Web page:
Japan Shares Rise for Ninth Day as Oil Rally Overshadows Quake

  • Topix extends longest winning streak since August 2015
  • Equities erase early loss tied to Fukushima earthquake concern

Are Global Stocks Overdue for a Correction?

Japanese stocks extended their winning streak to a ninth day as a rally in oil companies overshadowed concerns following a magnitude 7.4 earthquake off the coast of Fukushima.

The Topix index erased earlier declines of as much as 0.2 percent and continued its longest run of gains since August 2015. Japan issued its biggest tsunami warnings in five years after the earthquake struck at 5:59 a.m. local time Tuesday. The alerts affecting the same region hit by the March 2011 disaster were lifted before trading ended. The market will be shut on Wednesday for a holiday.

SecurityPercent ChangePrice
Topix+0.3%1,447.50
Nikkei 225+0.3%18,162.94
Yen-Dollar+0.02%110.80

“There’s a bit of a wait-and-see mode due to the earthquake, but U.S. shares were strong and oil prices rose, which calls for local equities to be bought,” said Nobuyuki Fujimoto, a senior market analyst at SBI Securities Co. in Tokyo. “Investors will eye news on the earthquake, but as long as the damage isn’t extreme, there won’t be lasting impact on markets.”

Five people were reported injured, mostly in northeastern Japan, according to the Fire and Disaster Management Agency. The weather agency warned aftershocks of a similar size could occur over the next week, triggering further tsunamis, public broadcaster NHK reported. A similar-sized quake struck the region two days before the March 2011 disaster that killed about 18,000 people.

A cooling system for spent fuel at Tokyo Electric Power Co.’s Dai-Ni plant was briefly shut down in wake of the temblor, bringing back memories of 2011, but was restarted less than two hours later. Tepco shares ended down 1.4 percent after falling as much as 2.6 percent.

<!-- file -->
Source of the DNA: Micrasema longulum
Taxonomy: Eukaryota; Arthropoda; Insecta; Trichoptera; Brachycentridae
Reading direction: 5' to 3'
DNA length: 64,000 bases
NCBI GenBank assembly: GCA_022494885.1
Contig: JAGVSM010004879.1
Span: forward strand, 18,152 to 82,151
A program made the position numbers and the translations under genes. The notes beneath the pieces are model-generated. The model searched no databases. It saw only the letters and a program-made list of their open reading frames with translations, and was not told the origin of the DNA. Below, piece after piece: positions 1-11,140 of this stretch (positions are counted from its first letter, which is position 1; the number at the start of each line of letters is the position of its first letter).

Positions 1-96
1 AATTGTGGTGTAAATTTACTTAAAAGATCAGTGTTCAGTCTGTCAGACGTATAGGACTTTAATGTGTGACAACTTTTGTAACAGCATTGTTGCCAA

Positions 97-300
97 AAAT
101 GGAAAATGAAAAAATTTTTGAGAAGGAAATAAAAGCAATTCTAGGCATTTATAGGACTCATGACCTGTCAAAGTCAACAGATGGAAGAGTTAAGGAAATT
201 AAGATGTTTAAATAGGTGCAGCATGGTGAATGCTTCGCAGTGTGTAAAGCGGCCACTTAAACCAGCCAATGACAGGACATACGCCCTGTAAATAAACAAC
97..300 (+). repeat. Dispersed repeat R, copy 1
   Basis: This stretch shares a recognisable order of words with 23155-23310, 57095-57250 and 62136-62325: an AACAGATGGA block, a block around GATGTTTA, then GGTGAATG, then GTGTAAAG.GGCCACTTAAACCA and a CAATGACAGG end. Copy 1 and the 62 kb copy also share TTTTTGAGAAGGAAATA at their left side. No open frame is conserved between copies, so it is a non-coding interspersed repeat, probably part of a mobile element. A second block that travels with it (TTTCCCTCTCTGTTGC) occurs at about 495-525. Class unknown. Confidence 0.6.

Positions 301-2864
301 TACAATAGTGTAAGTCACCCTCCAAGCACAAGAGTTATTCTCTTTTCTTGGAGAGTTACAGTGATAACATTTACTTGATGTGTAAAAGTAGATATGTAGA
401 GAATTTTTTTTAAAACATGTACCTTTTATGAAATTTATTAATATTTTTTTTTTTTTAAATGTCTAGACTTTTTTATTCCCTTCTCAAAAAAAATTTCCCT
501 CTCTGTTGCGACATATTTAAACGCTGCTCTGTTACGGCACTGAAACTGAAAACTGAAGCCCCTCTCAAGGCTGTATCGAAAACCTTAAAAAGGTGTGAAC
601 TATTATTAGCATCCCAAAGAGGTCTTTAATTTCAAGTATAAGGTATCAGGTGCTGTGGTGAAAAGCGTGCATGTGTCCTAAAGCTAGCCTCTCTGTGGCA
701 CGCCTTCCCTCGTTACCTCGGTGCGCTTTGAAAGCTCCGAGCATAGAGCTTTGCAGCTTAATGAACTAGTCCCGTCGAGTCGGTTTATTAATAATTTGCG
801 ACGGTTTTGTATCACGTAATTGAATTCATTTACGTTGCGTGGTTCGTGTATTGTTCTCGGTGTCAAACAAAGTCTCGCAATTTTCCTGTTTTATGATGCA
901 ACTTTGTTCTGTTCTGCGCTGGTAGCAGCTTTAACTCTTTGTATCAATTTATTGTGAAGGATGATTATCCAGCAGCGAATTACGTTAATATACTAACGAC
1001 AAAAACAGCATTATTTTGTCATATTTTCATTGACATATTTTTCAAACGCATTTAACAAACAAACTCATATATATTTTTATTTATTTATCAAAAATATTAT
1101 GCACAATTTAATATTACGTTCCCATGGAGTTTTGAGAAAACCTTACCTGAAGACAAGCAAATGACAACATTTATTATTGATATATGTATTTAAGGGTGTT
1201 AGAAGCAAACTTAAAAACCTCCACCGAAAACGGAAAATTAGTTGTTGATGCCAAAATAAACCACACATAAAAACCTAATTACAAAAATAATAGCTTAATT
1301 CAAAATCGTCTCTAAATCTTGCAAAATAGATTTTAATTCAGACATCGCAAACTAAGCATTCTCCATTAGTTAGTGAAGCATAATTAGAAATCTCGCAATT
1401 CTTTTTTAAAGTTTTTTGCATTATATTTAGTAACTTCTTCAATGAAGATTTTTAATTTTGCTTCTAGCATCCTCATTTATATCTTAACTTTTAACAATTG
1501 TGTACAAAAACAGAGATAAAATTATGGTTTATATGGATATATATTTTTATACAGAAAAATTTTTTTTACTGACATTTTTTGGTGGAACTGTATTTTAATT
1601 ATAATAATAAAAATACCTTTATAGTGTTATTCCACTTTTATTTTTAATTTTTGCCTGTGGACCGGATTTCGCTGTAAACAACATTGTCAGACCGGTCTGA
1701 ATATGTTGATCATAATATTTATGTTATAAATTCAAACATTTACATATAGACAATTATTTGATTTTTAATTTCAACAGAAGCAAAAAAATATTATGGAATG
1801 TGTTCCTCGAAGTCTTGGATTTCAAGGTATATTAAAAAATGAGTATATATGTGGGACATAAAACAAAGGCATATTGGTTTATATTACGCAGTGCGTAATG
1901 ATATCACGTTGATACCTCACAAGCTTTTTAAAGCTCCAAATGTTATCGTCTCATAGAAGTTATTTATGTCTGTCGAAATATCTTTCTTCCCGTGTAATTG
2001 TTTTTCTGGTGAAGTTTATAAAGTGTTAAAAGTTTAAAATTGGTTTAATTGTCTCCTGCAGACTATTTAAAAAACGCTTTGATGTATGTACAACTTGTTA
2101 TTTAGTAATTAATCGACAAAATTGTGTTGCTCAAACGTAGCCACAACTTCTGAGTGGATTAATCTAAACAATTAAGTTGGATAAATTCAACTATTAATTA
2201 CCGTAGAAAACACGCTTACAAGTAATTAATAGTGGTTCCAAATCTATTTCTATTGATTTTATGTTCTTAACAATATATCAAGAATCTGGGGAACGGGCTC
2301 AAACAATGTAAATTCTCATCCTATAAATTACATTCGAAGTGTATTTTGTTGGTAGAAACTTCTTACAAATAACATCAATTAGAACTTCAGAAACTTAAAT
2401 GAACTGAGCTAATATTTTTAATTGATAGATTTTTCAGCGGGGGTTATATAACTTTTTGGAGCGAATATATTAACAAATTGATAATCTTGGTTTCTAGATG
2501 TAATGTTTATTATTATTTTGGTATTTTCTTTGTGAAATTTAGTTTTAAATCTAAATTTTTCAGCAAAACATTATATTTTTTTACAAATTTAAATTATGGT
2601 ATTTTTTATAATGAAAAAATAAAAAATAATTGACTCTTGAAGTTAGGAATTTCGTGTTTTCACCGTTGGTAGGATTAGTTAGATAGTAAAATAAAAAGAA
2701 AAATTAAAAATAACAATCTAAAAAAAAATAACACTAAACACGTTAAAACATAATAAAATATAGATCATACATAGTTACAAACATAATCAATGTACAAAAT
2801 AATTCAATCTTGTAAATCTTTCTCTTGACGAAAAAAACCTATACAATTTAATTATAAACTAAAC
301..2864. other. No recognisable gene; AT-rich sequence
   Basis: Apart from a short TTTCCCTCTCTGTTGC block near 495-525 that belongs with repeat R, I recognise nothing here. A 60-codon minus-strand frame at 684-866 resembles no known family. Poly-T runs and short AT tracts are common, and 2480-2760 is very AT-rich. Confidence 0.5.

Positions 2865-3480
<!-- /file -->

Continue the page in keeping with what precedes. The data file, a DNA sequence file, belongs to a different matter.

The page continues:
Oil explorers were the biggest gainers for a second day, buoyed by higher crude. Prices rose after Iran and Iraq signaled that a group of oil-producing countries would reach a supply-cut deal. Japan’s largest oil and gas explorer Inpex Corp. advanced 1.7 percent while Japan Petroleum Exploration Co. added 2.5 percent.

Defensive stocks ranging from telecommunication shares to food companies also rose as investors shifted their focus to sectors that have been receiving less attention amid a global stock market rally that bolstered U.S. equities to record highs. Nippon Telegraph & Telephone Corp. and dairy foods producer Meiji Holdings Co. each climbed 2.4 percent.

The Tokyo equity market is maintaining course after both the Nikkei 225 Stock Average and the broader Topix gauge entered bull markets, rising more than 20 percent from their lows of the year, bolstered by a weakening yen. A resurgent greenback and global uptick in bond yields triggered by Donald Trump’s surprise U.S. election win have boosted Japanese exporters and banks.

“The recent run up has been about pricing in expectations over incoming president Trump’s policy measures like public investments and tax cuts,” said Masahiro Ichikawa, a senior strategist at Sumitomo Mitsui Asset Management Co. “As long as there isn’t a huge disappointment relating to these, the odds are for the upward trend in stocks to be sustained.”

Exporters weighed on the broader stock market following a recent rally. The world’s biggest automaker Toyota Motor Corp. dropped 1.1 percent, while Mazda Motor Corp. shed 2.2 percent. Car manufacturers have been one of the biggest contributors to the Topix’s late rally, rising 6.4 percent last week amid a pullback in the local currency. Exporters of electric appliances fell 0.3 percent on Tuesday.

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